As for “Da Doo Ron Ron”, who actually sang the lead vocals is contested and even the subject of a lawsuit. Darlene Love, who was featured in the 2013 documentary “20 Feet From Stardom”, has said that she was the lead singer on this song, which was recorded at Gold Star Studios in Los Angeles. Love sang lead on The Crystals’ previous hits “He’s A Rebel” and “He’s Sure the Boy I Love” because Phil Spector called in her group The Blossoms to record those songs when The Crystals couldn’t make it to Los Angeles. The songs were still credited to The Crystals, and Love claims that she expected her own single release to follow.
Love has given various accounts of her side of the story, telling Katie Couric that she sang lead on “Da Doo Ron Ron,” but backing off that claim in later interviews, saying that her lead vocals were wiped out and replaced by Crystals lead singer Dolores “La La” Brooks in retaliation by Spector when she asked him for an artist’s contract. When the movie “20 Feet From Stardom” – which featured Love – was released in 2013, The New York Times ran a story about the film that claimed Love sang lead on the song. Two weeks later, they ran a correction, stating: “While she did sing, it was as backup, not as the lead.”
Whether she appeared on the song at all is in dispute. The person who can best answer that question is Phil Spector, but since he was in jail when “20 Feet From Stardom” was released, journalists couldn’t use him to fact check Love’s claims. La La Brooks, however, has her own account, which includes a phone call Spector made to his wife, Rachelle, who married him while his trial was going on. Brooks’ friend, Roger L. Chemel, provided an account with a photo of Brooks, Rachelle Spector, and Art Cohen (Brooks’ manager), taken where this conversation took place. Here’s the account:
On August 27, 2012, La La Brooks and Art Cohen, La La’s manager, met with Rachelle Spector after an attendance at the David Letterman Show in New York City. As the three of them joined to have dinner together at a local restaurant, Phil Spector called his wife Rachelle from the prison where he is incarcerated. La La recalls telling Rachelle to say “hi” to Phil. After the conclusion of this telephone call, La La Brooks explained the situation with Darlene Love claiming to have sung the original track of “Da Doo Ron Ron.”
Rachelle Spector tells La La Brooks and Art Cohen that she was flying back to California on August 28, 2012; and that she would explain the situation to Phil Spector. Rachelle Spector flies back to California for her allowed once a month visit on that date, and Rachelle explains to Phil what Darlene Love is saying. Phil Spector tells his wife that Darlene Love did not record a track of DDRR; that Darlene Love never sang background; and that Darlene Love was never a Crystal. Phil told Rachelle that he thought Darlene Love’s voice was too mature and gospely for DDRR and never considered Darlene at all for the song. Rachelle called La La Brooks that day and told her what she found out from Phil Spector.
In an interview with La La Brooks by Songfacts, she talked about recording this song:
When I went to the studio to do ‘Da Doo Ron Ron,’ Phil had taught me the song. When I walked in the studio, all the musicians were there, and after they finished putting down the track, I sat there for hours. Me and Cher went out to get something to eat. We come back, they’re still putting down the track. All of the sudden, when the track is finished, Phil says, ‘La La, go in the booth and put down the song now.’ I went in there, put down the song. I had trouble with (singing) ‘Yeah, yeah, yeah, yeah, yeah.’ I had trouble with that because he liked my ending, because it was my ending in my head, and he said, ‘I want that again.’ I had to double it, and it was hard for me to double it, because I couldn’t get together with the ‘Yeah, yeah, yeah, yeah,’ and then (in lower voice), ‘Yeah, yeah, yeah, yeah.’ It was confusing. He said, ‘La La, try it again.’ And that’s how we recorded it.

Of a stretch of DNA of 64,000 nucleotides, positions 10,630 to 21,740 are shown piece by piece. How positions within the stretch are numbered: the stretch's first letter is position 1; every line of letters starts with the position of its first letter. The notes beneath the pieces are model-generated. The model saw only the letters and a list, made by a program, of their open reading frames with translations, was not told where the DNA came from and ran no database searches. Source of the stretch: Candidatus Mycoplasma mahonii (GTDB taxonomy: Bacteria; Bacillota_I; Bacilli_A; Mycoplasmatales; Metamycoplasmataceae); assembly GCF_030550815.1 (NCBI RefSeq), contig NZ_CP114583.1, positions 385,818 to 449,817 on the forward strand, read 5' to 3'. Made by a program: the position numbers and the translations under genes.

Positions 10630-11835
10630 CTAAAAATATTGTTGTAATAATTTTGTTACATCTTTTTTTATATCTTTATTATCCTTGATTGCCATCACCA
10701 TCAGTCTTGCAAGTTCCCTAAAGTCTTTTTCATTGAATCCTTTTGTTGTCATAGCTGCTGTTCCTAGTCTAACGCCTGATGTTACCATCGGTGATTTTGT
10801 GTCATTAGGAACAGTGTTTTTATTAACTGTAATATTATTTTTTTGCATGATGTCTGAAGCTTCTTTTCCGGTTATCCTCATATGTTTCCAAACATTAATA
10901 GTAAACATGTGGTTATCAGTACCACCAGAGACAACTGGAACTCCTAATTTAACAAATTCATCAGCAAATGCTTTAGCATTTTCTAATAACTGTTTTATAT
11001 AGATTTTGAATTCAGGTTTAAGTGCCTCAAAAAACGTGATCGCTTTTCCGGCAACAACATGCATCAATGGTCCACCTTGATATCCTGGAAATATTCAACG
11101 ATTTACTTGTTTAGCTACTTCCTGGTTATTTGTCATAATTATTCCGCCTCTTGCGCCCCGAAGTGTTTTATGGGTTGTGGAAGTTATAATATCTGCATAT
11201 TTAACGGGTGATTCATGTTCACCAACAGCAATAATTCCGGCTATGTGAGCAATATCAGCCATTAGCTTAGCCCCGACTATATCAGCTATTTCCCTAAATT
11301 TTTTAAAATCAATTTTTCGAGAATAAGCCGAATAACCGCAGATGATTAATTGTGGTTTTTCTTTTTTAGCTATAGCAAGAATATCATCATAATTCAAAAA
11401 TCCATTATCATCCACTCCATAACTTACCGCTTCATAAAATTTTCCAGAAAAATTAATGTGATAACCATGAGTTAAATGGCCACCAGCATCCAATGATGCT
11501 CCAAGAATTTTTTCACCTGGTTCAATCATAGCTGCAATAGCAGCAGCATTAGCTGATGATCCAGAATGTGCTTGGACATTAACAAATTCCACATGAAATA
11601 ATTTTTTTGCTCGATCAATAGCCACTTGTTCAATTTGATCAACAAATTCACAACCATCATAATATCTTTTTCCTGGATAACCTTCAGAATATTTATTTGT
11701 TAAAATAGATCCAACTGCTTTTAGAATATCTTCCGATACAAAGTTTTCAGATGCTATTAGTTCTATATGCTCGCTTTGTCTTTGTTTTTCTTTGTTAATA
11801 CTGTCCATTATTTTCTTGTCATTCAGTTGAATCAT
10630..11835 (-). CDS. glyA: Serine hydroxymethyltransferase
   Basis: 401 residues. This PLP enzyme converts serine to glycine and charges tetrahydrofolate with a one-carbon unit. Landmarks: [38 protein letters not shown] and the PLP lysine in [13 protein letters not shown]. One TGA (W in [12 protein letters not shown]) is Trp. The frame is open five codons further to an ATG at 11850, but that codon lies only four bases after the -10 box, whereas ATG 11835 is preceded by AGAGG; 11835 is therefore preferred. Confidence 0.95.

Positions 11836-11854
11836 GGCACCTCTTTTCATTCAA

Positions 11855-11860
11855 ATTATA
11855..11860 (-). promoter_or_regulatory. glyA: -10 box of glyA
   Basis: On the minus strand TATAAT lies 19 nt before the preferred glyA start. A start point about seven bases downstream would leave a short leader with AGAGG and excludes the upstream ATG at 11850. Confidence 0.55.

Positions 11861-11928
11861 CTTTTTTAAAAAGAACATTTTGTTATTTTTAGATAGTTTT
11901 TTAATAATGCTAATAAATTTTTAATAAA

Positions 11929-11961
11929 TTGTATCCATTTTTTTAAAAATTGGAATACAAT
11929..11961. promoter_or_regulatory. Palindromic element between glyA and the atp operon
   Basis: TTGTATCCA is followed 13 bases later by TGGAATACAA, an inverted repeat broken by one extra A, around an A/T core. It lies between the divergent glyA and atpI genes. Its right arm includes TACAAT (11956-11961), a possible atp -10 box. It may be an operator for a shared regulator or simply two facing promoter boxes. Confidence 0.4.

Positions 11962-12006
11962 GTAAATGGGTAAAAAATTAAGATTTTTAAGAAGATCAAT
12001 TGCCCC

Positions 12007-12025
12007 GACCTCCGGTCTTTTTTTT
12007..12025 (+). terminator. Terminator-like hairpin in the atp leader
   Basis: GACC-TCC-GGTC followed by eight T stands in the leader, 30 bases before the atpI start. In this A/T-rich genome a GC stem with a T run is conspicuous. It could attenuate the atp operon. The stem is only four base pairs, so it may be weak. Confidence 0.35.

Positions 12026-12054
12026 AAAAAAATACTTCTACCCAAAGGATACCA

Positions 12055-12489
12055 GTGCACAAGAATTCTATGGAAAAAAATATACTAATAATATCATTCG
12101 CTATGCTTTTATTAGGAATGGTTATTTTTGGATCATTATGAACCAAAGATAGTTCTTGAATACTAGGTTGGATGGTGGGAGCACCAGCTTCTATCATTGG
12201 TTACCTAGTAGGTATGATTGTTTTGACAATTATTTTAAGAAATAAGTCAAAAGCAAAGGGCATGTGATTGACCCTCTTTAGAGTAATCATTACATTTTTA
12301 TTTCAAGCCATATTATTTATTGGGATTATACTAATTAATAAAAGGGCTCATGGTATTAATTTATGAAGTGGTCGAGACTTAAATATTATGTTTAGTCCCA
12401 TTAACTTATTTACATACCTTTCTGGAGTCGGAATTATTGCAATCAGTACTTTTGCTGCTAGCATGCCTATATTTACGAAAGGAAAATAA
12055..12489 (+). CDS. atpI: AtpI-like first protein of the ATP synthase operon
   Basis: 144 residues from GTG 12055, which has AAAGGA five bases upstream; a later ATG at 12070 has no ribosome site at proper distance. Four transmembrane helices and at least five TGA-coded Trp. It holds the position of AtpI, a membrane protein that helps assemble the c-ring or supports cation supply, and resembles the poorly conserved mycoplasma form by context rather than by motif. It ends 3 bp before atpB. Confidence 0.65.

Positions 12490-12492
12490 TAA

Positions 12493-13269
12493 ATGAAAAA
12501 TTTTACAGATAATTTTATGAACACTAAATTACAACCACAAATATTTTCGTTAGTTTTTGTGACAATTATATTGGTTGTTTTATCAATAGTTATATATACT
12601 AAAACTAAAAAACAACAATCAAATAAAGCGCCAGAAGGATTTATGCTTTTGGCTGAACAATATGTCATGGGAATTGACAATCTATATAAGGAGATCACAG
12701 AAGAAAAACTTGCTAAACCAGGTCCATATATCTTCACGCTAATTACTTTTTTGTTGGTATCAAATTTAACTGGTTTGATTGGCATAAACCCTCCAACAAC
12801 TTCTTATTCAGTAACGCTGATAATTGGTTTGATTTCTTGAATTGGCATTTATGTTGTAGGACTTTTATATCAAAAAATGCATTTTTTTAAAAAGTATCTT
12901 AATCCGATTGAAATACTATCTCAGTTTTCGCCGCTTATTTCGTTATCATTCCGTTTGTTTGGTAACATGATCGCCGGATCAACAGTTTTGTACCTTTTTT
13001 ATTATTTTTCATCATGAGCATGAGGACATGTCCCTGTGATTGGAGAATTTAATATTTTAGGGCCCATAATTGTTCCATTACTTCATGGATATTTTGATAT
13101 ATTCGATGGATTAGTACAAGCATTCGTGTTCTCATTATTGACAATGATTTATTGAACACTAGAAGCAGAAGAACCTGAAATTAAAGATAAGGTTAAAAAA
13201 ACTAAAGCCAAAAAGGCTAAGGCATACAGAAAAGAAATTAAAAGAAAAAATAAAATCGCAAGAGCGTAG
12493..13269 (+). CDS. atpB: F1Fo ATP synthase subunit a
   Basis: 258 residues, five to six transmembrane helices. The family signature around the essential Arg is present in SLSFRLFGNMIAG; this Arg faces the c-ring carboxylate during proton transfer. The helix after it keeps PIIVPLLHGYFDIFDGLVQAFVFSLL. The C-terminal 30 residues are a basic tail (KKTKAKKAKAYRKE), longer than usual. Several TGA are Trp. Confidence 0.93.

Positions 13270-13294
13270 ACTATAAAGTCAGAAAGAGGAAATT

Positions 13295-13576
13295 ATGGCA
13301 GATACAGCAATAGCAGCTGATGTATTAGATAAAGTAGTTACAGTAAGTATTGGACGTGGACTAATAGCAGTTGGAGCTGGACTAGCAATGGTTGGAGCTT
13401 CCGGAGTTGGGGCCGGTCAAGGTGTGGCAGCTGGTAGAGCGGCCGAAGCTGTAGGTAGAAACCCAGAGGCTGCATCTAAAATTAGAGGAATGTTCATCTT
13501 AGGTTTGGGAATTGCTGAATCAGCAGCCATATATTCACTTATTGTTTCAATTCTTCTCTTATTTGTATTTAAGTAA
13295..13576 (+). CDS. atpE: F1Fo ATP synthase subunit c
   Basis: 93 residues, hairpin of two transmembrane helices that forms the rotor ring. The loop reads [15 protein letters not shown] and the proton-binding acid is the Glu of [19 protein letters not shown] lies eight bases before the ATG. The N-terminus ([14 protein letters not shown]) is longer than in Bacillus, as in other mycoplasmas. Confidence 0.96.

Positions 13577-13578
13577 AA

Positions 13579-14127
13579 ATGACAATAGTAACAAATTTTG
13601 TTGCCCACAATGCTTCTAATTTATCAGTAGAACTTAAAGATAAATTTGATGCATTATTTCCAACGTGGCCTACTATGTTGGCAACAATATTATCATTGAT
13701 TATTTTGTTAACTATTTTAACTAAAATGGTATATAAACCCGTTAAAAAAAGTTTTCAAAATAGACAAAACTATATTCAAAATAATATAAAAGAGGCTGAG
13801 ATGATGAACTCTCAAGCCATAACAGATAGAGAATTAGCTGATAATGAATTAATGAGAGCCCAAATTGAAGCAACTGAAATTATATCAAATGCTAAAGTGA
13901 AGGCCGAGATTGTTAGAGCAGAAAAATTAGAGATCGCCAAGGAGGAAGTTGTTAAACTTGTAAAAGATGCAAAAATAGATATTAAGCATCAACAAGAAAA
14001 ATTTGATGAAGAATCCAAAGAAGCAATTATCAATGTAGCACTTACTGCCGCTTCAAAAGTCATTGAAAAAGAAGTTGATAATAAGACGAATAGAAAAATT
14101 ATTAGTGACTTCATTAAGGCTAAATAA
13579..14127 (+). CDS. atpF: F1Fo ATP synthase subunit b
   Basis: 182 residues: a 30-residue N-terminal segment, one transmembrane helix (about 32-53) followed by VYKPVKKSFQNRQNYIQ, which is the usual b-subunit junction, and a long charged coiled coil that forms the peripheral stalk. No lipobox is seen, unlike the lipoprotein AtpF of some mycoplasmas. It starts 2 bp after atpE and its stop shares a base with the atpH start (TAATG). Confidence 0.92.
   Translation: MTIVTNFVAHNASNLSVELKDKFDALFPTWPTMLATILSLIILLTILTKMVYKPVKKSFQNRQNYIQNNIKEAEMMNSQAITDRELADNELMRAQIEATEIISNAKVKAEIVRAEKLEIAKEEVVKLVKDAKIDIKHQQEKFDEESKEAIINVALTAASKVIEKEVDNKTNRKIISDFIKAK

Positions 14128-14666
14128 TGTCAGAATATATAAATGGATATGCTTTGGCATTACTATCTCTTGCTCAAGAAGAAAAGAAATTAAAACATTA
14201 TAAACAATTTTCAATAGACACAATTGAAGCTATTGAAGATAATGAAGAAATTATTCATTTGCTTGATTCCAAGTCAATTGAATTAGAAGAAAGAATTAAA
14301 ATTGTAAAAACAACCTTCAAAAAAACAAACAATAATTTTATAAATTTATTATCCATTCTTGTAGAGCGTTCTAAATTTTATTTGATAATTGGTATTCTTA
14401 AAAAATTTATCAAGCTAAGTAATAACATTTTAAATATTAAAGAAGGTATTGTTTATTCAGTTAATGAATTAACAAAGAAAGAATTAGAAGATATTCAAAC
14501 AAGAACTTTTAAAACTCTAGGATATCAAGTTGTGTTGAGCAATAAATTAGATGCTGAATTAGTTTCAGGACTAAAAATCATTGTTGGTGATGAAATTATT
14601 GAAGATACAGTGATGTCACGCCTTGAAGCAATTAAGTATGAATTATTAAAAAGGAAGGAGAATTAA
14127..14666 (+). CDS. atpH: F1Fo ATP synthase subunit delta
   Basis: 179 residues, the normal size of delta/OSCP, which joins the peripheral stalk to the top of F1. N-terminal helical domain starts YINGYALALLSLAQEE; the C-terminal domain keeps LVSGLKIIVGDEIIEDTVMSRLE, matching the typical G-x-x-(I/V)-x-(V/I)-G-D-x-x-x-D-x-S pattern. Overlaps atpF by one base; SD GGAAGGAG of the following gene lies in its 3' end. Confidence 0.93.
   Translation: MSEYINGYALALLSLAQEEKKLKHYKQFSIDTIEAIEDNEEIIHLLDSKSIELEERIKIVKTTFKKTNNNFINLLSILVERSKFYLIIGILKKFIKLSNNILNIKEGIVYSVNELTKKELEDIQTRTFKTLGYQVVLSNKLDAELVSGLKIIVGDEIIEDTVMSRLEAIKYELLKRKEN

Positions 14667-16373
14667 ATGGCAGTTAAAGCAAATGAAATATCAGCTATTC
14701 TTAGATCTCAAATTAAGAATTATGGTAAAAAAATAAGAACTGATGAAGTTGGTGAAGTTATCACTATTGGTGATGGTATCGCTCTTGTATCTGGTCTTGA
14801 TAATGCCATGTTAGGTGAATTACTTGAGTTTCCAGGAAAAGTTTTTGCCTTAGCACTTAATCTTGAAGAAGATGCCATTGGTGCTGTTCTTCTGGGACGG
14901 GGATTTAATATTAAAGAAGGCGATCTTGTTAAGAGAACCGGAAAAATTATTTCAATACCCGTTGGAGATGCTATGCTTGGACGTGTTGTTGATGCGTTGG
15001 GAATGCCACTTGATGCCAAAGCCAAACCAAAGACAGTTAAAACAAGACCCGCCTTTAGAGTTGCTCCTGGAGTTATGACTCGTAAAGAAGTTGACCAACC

La La Brooks also recalled the recording of the song to Mojo magazine November 2011:
I sang Da Doo Ron Ron over and over. Phil was sort of a perfectionist with that one. And I remember being pooped in the studio (laughs). I wanted to run out that door so fast but he kept going over and over. Thirty, 40 takes. I would say, “When are you gonna get it, you know?”
To best sum this all up, Michael H. Little put it well:
In closing, I will reiterate; trying to untangle the incestuous threads that tied the recording histories of the girl groups of the early sixties together is an exercise in frustration, if not outright futility. Producers used band names and considered band members interchangeable, so that I’m still not convinced, for example, that the Crystals ever recorded a version of Darlene Love’s “Today I Met the Boy I’m Gonna Marry.” Lala Brooks recorded a version; could this be the one credited to the Crystals? I don’t know. What I do know is that in a world where “He’s a Rebel” is still credited as a Crystals’ song, anything is possible. Me, I think the Crystals deserve a hallowed place in the rock pantheon for “Then He Kissed Me” alone. It makes me swoon, and not many songs can do that. As for the rest, I’ll let the serious rock historians ferret out the truth. I simply don’t have the patience.
In 2004, the Crystals’ song was ranked number 114 on Rolling Stone’s list of “The 500 Greatest Songs of All Time”. It was, however, removed from the same list in the 2010 update, being the highest-ranked of the 27 songs that were removed. It was listed at number 528 by Q Magazine in their list of “The 1001 Best Songs Ever”, published in 2003. Berlin Media listed the song at number 43 on their list of “The 100 Best Singles of All Time” list published in 1998. It was also recognized by the Rock and Roll Hall of Fame as one of the “500 Songs That Shaped Rock”. Billboard named the song #55 on their list of “100 Greatest Girl Group Songs of All Time”. The song has been recorded by many, including but not limited to, Mike Love of the Beach Boys (as well as The Beach Boys themselves), Bette Midler, The Searchers, and bootlegged studio recordings by Bob Dylan, and The Rolling Stones.